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Imagine two lists of two-dimensional coordinates:

listA = RandomReal[{0,100},{202,2}];
listB = RandomReal[{0,100},{97,2}];

I'm attempting to quickly generate a new series of lists, outputListA and outputListB consisting of the indices for the set of points in listA and listB, respectively, that are within some Euclidean distance $D$ of a point in a list for which they are not a member (i.e. points in listA that are at most a distance distCut from at least one point in listB and vice versa).

This isn't the right way to do things (it takes $\approx 88$ milliseconds for sizes of listA and listB shown), but it hopefully illustrates what I'm trying to do:

listA = RandomReal[{0, 100}, {202, 2}];
listB = RandomReal[{0, 100}, {97, 2}];

outputList = {};
distCut = 1;

For[x = 1, x <= Length[listA], x++,
 For[y = 1, y <= Length[listB], y++,
   If[EuclideanDistance[listA[[x]], listB[[y]]] <= distCut,
     outputList = Append[outputList, {x, y}];

outputListA = Intersection[outputList[[All, 1]], outputList[[All, 1]]];
outputListB = Intersection[outputList[[All, 2]], outputList[[All, 2]]];


A smarter way to proceed might be to round values in listA and listB to a multiple of distCut, and then check for values in the rounded lists that are equal. However, I can't think of a good way to do this that avoids unnecessary attrition / misses points.

A thought - Can we repeatedly apply Nearest for each point $p_i$ in listA until we find a point that is more than a distance distCut from $p_i$? Is Nearest doing anything more sophisticated than sequentially scanning through all of the points in a comparison list and checking Euclidean distances?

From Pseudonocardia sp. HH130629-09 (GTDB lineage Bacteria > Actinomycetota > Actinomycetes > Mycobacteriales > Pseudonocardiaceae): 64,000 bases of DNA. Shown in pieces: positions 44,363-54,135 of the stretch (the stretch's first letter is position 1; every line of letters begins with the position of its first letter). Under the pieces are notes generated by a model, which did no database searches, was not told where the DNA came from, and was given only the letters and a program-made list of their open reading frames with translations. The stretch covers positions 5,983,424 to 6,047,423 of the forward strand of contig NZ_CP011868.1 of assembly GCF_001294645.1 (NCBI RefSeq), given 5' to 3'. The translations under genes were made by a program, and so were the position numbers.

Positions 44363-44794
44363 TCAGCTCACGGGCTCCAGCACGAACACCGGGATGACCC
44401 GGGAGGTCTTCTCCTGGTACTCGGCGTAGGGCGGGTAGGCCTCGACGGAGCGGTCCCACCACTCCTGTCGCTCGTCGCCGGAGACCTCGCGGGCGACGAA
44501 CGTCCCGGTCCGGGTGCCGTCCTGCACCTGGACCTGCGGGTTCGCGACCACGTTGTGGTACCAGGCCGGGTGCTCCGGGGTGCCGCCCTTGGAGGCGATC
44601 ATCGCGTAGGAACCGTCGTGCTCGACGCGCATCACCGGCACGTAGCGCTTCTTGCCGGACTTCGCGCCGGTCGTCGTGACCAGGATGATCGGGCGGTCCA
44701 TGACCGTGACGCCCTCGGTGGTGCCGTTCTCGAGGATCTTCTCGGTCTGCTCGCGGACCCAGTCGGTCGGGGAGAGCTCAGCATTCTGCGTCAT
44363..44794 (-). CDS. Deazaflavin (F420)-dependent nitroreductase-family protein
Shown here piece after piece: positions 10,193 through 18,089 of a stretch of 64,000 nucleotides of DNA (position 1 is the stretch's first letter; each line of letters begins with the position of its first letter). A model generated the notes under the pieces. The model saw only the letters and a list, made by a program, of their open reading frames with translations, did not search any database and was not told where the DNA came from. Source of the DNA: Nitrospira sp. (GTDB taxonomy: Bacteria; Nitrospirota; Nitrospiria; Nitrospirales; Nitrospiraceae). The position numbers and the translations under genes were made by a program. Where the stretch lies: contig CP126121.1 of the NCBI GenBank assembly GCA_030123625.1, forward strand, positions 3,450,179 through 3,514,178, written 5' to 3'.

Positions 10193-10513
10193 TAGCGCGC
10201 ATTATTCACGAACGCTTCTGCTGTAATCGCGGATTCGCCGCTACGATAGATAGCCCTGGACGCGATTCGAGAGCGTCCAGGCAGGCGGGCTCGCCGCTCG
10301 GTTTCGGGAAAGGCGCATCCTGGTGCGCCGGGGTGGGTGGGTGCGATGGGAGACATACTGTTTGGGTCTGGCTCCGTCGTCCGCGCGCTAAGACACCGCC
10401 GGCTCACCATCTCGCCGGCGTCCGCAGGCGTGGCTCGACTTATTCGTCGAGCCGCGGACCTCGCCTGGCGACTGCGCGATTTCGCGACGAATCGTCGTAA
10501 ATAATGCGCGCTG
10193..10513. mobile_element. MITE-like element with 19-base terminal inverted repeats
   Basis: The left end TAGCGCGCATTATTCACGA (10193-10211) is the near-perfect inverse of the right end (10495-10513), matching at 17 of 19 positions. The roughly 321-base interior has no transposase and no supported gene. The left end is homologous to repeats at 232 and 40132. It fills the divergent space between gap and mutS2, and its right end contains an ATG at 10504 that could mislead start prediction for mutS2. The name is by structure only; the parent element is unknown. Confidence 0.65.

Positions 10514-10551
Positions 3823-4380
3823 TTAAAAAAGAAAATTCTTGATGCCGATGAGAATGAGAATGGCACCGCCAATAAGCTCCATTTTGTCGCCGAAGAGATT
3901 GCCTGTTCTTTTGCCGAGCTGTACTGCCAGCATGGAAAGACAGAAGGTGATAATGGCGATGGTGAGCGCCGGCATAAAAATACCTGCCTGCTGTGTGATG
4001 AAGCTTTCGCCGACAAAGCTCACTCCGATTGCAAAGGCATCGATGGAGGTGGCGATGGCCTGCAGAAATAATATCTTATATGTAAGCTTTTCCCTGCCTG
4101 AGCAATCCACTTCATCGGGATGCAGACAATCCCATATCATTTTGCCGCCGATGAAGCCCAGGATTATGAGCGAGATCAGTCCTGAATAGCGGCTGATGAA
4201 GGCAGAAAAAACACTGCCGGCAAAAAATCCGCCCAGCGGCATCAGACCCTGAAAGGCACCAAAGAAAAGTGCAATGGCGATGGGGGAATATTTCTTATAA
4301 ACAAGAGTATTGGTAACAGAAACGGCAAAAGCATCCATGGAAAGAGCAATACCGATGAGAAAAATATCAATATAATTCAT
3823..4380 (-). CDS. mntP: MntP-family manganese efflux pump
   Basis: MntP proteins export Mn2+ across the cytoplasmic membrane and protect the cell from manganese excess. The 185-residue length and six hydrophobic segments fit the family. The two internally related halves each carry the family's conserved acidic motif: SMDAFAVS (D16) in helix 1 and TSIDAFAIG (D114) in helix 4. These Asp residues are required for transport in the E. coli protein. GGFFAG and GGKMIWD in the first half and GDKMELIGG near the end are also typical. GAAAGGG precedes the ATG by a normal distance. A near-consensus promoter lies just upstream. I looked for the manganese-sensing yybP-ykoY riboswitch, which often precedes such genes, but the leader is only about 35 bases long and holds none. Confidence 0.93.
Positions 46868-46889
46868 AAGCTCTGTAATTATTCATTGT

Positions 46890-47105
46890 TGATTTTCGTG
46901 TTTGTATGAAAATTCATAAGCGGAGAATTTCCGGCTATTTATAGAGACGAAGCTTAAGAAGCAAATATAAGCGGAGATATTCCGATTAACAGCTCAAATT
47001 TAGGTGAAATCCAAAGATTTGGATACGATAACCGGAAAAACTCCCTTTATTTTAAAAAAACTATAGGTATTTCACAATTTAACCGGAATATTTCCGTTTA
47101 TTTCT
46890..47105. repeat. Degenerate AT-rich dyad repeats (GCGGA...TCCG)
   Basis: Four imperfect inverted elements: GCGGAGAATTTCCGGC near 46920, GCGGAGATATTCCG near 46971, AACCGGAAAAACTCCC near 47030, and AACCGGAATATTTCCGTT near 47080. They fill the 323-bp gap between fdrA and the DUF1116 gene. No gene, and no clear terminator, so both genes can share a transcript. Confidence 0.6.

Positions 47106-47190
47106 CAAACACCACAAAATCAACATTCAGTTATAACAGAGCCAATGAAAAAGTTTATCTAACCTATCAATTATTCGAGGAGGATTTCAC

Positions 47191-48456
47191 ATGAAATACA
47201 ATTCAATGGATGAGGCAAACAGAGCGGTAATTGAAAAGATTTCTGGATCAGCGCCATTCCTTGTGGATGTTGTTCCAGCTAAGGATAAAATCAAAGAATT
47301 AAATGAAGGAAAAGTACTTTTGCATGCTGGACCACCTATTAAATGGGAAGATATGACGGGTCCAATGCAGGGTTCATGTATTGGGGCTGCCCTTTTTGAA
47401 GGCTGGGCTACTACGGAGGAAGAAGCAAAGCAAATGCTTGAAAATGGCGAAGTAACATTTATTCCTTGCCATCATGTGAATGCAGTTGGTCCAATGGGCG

Update - I've specified now that outputListA and outputListB should consist of the indices of the points in listA and listB satisfying the distance cutoff criterion.

share|improve this question
up vote 11 down vote accepted

Nearest[]supports the following syntax:

Nearest[data,x,{n,r}] give up to the n nearest elements to x within a radius r


listA = RandomReal[{0, 100}, {202, 2}];
listB = RandomReal[{0, 100}, {97, 2}];
distCut = 1;
f = Nearest[listB];
Timing[s = Union[f[#, {Infinity, distCut}] & /@ listA]]

{0., {{}, {{1.80442, 77.5901}}, {{5.51155, 53.6578}}, {{9.51508, 16.3514}}, {{31.804, 24.5855}}, {{35.4298, 36.839}}, {{65.3657, 85.783}}, {{76.6778, 92.0471}}, {{84.3255, 77.5874}}}}

 (s = Flatten[Union[f[#, {Infinity, distCut}] & /@ listA], 1]; 
  Show[ListPlot[{listA, listB}, PlotStyle -> {Red, Blue}], 
       ListPlot[s, PlotStyle -> {PointSize[Medium], RGBColor[0, distCut/10, 0]}]]),
    {distCut, 1, 10}]

enter image description here

share|improve this answer
Terrific, any idea what Nearest is doing? – RM1618 Sep 24 '13 at 3:18
@RM1618 No, I have no idea about how it is implemented internally. – Dr. belisarius Sep 24 '13 at 3:21
Interesting. The r here is undocumented Nearest[data,x,{n,r}]. – Murta Sep 24 '13 at 3:22
@Murta I didn't see it either when I looked through the documentation. – RM1618 Sep 24 '13 at 3:28

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